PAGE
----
New York's most-searched fast food chain, Sweetgreen, has just received its second major lawsuit of the year. But this time, it's much more serious than corporate squabbling over the name of a burrito bowl. At least 10 Sweetgreen employees have taken legal action against the company for multiple counts of alleged racial and sexual discrimination, as well as harassment. The suit was filed in the New York Supreme Court by Arenson, Dittar & Karban -- a law firm specializing in labor rights and discrimination cases -- on September 14.
The 39-page lawsuit details a significant number of incidents where the plaintiffs claim to have been targeted with anti-black racial and sexual harassment and forced to work in a hostile environment. Incidents included constant use of the "n-word," addressing Black employees with derogatory terms, and inappropriate touching of female employees.
In a statement to Tasting Table, a Sweetgreen spokesperson said, "At Sweetgreen, we are committed to diversity as well as a safe and inclusive workplace. We take these accusations seriously and do not tolerate any form of harassment, discrimination, or unsafe working conditions. We are unable to comment further on any pending legal matters."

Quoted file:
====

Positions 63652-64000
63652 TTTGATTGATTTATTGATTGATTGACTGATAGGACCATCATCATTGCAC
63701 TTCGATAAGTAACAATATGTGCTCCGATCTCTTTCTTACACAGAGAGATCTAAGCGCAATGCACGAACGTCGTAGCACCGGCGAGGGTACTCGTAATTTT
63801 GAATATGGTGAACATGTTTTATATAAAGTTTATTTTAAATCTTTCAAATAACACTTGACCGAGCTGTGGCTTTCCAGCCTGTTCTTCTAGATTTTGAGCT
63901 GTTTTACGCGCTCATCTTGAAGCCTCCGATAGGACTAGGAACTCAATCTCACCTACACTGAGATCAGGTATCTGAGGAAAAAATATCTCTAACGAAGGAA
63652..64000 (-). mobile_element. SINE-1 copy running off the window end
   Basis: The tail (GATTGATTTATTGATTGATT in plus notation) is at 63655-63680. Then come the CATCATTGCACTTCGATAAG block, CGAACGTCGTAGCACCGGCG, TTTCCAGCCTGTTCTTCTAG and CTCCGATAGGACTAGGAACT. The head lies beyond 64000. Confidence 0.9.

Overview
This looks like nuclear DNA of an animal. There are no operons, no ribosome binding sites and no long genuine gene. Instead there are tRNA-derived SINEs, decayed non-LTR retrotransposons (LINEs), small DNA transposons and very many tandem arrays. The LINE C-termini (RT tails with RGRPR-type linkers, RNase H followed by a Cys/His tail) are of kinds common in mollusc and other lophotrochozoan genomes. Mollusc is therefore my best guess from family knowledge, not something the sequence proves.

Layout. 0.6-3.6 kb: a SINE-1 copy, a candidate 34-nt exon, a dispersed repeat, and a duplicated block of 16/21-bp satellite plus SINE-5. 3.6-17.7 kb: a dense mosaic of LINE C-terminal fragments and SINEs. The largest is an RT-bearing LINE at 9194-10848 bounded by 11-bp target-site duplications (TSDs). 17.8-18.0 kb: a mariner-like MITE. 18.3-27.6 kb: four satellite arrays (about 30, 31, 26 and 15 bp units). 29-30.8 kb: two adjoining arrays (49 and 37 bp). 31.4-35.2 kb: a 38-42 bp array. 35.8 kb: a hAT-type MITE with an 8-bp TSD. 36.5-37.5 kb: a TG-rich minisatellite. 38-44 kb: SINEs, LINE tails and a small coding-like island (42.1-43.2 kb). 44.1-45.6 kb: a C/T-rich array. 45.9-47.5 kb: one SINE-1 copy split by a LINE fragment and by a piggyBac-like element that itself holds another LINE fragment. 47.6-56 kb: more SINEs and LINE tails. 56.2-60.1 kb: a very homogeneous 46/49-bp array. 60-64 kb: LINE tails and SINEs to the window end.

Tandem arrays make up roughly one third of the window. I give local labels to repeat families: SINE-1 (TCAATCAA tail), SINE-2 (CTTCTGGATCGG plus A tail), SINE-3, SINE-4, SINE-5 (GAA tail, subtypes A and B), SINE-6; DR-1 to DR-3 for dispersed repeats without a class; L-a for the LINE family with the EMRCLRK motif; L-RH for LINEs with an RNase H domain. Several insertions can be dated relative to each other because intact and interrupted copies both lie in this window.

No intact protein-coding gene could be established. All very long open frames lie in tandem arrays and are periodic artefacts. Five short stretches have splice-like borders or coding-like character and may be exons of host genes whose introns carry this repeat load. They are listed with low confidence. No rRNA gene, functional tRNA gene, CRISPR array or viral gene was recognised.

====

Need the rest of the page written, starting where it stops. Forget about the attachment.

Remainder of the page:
Seven Sweetgreen Locations Were Cited
The incidents mentioned in the lawsuit involve at seven separate Sweetgreen locations in New York City. A common thread throughout the plaintiffs' accusations is a lack of response regarding these incidents from upper management and "People Support," Sweetgreen's human resources department. In many cases, the plaintiffs claimed that management enforced no meaningful discipline and ignored the plaintiffs' requests to transfer to other locations.
In addition to the use of derogatory terms and sexual harassment, the complaint also claimed multiple instances where Hispanic employees were favored by management at the expense of Black employees when it came to shift scheduling, work tasks, and promotions. One plaintiff also cited a case of wage theft in which Sweetgreen failed to backpay over two weeks' worth of wages that were initially withheld due to an error with the time clock.
In total, the lawsuit cited four causes of action: Racial discrimination, gender discrimination, violation of minimum wage, and aiding, abetting, and inciting a hostile work environment. At the time of writing, no court date has been set.
Read the original article on Tasting Table.